Leonard and free-agency departure Seth Curry shot a combined 45 percent on five 3-point attempts per game last season. Harkless and Aminu were streaky at best, but they were somewhat respected from distance by both friend and foe. Collins was supposed to fill some of this void. Instead, Bazemore, Hezonja and Tolliver have shown little early on to deserve the same looks, shooting 22-of-70 from deep on a team that ranks last in spot-up shooting opportunities and second to last in spot-up effectiveness.

Opponents can help even more on Lillard and McCollum, thwarting them the same way the New Orleans Pelicans and Golden State Warriors succeeded in sweeping them from the playoffs the past two years. And teams packing the paint on them this season might also contribute to another major issue for the Blazers: They rank 27th in rebound percentage through eight games after leading the NBA last season.

Whiteside has replaced the rebounding void left by Nurkic (and Kanter), grabbing 25 percent of available boards this season, but Aminu, Turner and Harkless were all better on the glass than their replacements.

They were also better defenders. Lillard and McCollum have never been stalwarts on that end, even if they have improved dramatically, but they look worse when there is nobody to help defend on the wing. Portland actually depended on Hezonja opposite Kawhi Leonard for stretches in Thursday night’s loss.

Worse, yet, Whiteside has provided no resistance on the interior. Opponents are shooting 68.9 percent at the rim against him, per Second Spectrum, the highest percentage against anyone who has played at least five games this year. The player next on that list? Whiteside’s backup in Portland, Skal Labissiere. The Blazers rank bottom 10 in points in the paint allowed and 29th in second-chance points allowed.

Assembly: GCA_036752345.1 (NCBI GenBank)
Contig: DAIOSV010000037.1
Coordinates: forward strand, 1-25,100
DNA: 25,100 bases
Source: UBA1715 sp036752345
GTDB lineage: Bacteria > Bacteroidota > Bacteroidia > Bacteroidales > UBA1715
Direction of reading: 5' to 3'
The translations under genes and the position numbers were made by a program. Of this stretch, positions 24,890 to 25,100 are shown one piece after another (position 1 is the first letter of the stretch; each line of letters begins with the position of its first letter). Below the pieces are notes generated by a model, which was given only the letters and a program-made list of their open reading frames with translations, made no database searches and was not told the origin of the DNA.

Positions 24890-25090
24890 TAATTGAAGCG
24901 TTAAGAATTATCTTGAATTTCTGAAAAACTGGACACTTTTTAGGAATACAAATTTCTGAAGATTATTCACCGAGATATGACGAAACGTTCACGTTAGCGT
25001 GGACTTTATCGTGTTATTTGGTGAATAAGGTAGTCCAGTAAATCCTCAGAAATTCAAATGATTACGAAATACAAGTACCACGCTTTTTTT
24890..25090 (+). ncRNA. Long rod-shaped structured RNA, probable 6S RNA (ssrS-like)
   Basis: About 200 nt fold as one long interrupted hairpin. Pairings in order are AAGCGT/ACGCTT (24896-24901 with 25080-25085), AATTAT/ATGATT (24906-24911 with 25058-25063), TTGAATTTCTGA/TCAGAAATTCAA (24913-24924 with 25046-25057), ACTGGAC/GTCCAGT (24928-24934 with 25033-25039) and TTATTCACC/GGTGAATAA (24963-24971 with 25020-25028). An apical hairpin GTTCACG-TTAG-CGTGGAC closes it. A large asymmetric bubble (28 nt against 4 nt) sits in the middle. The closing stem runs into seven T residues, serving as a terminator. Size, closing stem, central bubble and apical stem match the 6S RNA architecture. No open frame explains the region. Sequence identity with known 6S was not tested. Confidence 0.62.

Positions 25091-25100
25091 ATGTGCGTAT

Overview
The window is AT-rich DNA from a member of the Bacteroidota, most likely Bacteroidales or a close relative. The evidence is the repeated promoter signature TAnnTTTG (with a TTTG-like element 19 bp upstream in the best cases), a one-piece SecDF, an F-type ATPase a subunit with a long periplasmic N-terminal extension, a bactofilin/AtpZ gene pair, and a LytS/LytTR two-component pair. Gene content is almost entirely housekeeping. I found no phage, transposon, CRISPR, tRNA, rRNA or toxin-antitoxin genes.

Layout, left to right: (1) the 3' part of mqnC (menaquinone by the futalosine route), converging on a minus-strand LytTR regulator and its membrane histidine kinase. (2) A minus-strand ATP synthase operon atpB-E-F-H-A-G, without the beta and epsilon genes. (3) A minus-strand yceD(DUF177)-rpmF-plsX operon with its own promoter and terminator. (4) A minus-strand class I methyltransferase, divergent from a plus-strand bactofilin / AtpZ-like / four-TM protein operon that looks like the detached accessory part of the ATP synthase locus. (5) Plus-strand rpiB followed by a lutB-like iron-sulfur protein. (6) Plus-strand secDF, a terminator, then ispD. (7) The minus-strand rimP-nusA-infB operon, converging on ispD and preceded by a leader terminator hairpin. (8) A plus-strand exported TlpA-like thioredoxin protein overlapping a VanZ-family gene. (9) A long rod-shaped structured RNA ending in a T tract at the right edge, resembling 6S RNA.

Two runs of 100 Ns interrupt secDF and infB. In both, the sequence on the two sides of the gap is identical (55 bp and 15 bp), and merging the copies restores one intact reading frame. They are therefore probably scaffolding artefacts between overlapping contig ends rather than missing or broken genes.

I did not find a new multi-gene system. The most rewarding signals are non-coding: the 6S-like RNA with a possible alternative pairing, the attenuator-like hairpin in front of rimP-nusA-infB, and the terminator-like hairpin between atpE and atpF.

“We’re not physical enough, we’re allowing teams to get comfortable,” Lillard told The Oregonian’s Joe Freeman after the loss to the Clippers. “In the NBA, if you let teams get comfortable and start to feel good about themselves, you’re going to be in a for a long night. I think that’s been the case this year more times than not. And the beginning of the game is where you set the tone. Being physical, taking things away, making guys work. How you set the tone is important.”

Hope is not lost. The chemistry on both ends can only get better, even if the new additions do not rise to the level of effectiveness as their predecessors. If the Blazers can motivate Whiteside for the next few months, reinforcements are coming. Nurkic is expected back at some point between the turn of the calendar and the All-Star break, and Collins may well return before the playoffs. Hood has played well enough that the Blazers will be able to field a formidable lineup if they can solve the four spot, especially if Anfernee Simons emerges as the third playmaking guard everyone expected him to be this summer.

To that end, Portland may be among the most active teams on the trade market. They have a wealth of expiring contracts (Whiteside and Bazemore make $46 million combined in the final year of their deals), along with recent first-round picks Simons and Nassir Little and all of their own future first-rounders. Oregon native Kevin Love has long been linked to the Blazers. He would be an ideal fit, and Oklahoma City’s Danilo Gallinari is not a bad second option if Love proves too difficult to pry away from Cleveland.

Eight games is probably too early to panic, and Blazers coach Terry Stotts has a track record of maximizing his roster’s effectiveness, but if this early hole gets any deeper, Portland could be R.I.P. city.

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Ben Rohrbach is a staff writer for Yahoo Sports. Have a tip? Email him at rohrbach_ben@yahoo.com or follow him on Twitter! Follow @brohrbach